Leading Indian entrepreneur praises Irish business spirit
Biocon chairwoman wants to see increased trade between India and the Republic
Dr Kiran Mazumdar-Shaw
One of the world’s leading entrepreneurs has attributed a large part of her success to the early break she got in Ireland and to the progressive management style she learned working with Irish businesspeople.
Dr Kiran Mazumdar-Shaw, an Indian billionaire who is chairwoman and managing director of the biotech company Biocon, was speaking ahead of a fireside chat at EY’s Entrepreneur of the Year “CEO Retreat” on Tuesday.
The entrepreneur, who got her start in the business world after establishing a joint venture with Cork-based company Biocon Biochemicals, also said she hoped to see trade links improving between India and Ireland in the years ahead.
Dr Mazumdar-Shaw was named the EY World Entrepreneur of the Year in June, beating 46 other country finalists, including the Irish winner Richard Kennedy of Devenish.
Biocon, which has evolved from manufacturing pharmaceuticals such as statins and immunosuppressants to discovering, developing and producing biologics to treat chronic diseases such as diabetes, began as a joint venture in 1978 after Les Auchincloss, who led the Cork-based company, convinced Dr Mazumdar-Shaw to set up a business in India to supply it with enzymes. The two had met through mutual contacts in Australia.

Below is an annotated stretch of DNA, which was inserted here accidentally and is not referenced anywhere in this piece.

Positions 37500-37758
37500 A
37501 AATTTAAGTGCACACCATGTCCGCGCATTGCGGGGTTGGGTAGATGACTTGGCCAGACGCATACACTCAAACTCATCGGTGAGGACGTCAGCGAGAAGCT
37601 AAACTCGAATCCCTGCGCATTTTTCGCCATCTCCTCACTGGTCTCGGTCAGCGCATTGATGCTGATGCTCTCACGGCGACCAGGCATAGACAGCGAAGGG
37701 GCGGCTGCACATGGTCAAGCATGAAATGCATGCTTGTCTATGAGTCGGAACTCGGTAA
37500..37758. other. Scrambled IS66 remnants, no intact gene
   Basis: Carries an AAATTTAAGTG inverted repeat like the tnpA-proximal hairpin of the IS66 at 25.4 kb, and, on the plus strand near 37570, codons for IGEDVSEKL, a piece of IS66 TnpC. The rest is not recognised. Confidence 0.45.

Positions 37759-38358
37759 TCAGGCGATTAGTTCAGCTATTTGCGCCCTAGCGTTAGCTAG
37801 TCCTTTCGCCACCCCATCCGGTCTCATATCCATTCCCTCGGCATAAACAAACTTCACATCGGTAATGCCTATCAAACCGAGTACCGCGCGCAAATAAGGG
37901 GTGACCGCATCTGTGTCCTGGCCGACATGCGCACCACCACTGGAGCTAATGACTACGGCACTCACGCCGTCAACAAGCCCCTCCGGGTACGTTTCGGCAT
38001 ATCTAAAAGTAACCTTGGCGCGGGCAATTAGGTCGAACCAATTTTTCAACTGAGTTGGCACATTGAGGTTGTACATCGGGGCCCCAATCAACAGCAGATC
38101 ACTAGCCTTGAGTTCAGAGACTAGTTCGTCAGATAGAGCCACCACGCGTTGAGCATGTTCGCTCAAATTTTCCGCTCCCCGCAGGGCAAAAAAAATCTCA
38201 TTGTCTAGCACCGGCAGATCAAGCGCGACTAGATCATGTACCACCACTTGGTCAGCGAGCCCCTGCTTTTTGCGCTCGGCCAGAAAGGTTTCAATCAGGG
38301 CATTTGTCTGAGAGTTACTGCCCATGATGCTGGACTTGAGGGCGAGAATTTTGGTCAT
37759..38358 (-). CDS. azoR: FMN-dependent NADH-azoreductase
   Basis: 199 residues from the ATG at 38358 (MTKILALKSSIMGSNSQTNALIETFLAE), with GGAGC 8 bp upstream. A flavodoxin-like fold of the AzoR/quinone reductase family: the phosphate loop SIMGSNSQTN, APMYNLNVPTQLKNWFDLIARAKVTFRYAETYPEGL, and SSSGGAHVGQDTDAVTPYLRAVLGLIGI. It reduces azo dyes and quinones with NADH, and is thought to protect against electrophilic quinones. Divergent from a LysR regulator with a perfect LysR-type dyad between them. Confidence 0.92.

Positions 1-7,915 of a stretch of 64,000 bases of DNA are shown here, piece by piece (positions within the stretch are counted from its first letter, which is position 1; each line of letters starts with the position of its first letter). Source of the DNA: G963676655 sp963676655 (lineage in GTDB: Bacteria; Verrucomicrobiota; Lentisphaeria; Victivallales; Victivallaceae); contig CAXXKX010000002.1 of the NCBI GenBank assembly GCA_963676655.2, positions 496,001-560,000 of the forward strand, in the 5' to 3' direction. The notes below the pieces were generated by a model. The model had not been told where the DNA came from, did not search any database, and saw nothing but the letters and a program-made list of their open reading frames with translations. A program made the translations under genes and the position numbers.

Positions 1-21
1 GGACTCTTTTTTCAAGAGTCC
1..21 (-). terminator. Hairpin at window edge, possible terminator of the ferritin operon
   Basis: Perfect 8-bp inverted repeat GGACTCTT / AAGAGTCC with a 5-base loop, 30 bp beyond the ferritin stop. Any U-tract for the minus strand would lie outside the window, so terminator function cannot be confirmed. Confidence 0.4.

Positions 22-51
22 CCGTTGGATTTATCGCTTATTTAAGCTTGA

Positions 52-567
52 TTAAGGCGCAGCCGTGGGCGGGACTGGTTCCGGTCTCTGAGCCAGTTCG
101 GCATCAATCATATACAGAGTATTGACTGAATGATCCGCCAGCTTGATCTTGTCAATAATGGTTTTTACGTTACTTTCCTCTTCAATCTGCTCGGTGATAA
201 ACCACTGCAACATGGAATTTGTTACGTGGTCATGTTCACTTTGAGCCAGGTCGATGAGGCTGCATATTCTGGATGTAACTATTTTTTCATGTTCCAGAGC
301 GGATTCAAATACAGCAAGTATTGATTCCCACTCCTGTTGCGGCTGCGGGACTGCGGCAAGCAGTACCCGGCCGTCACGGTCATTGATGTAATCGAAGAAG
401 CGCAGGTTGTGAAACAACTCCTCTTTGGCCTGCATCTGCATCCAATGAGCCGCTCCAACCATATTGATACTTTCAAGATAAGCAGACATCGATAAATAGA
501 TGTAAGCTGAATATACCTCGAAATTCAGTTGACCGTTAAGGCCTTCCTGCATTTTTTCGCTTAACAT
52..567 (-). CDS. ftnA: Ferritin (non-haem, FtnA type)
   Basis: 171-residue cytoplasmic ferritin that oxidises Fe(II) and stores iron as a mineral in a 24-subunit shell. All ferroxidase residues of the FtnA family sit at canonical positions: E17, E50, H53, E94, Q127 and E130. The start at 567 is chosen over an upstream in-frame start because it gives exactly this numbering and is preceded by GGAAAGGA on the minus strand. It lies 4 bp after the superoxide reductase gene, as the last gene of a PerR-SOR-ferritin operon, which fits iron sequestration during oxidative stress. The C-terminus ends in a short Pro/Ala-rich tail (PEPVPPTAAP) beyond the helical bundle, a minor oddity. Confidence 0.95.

Biocon, which employs nearly 10,000 people globally, recorded revenues of $920 million (€786 million) last year and Dr Mazumdar-Shaw has been recognised globally, appearing on the Forbes 100 most powerful women list and Time Magazine’s 100 most influential people in the world list.
The entrepreneur said that much of what she learned in business was learned during her early years.
“I owe my entrepreneurial style to Ireland for the simple reason that when I started it was an accidental encounter with Les who told me that I should set up a business. I thought he was crazy because I didn’t have any business skills, had no money and was a 25-year-old woman in India, a country that did not accept women in business. But he convinced me to do it and came to Ireland for a while and really learned a lot,” she said.
“One of the key things was the idea of delegating responsibilities, rather than micromanaging, which was new to me because most of the business world was still very much focused on this hierarchical style in which you were told what to do. So it was very refreshing and challenged me to take risks, which is of course critical in business,” she added.
Dr Mazumdar-Shaw has maintained close links with Ireland and serves as consul at the Irish consulate in Bangalore. She was also a founding board member of Science Foundation Ireland. Meanwhile, former tánaiste Mary Harney is a board member of Biocon.
She said she had been hugely impressed by the high level of entrepreneurship locally.
“The opportunities that lie in entrepreneurial ventures between Ireland and India are huge and in the past have benefitted both countries. I would like to see trade between us increase even more in the years ahead and for us to innovate together,” she said.
Bilateral trade between India and Ireland last year totalled €1.2 billion.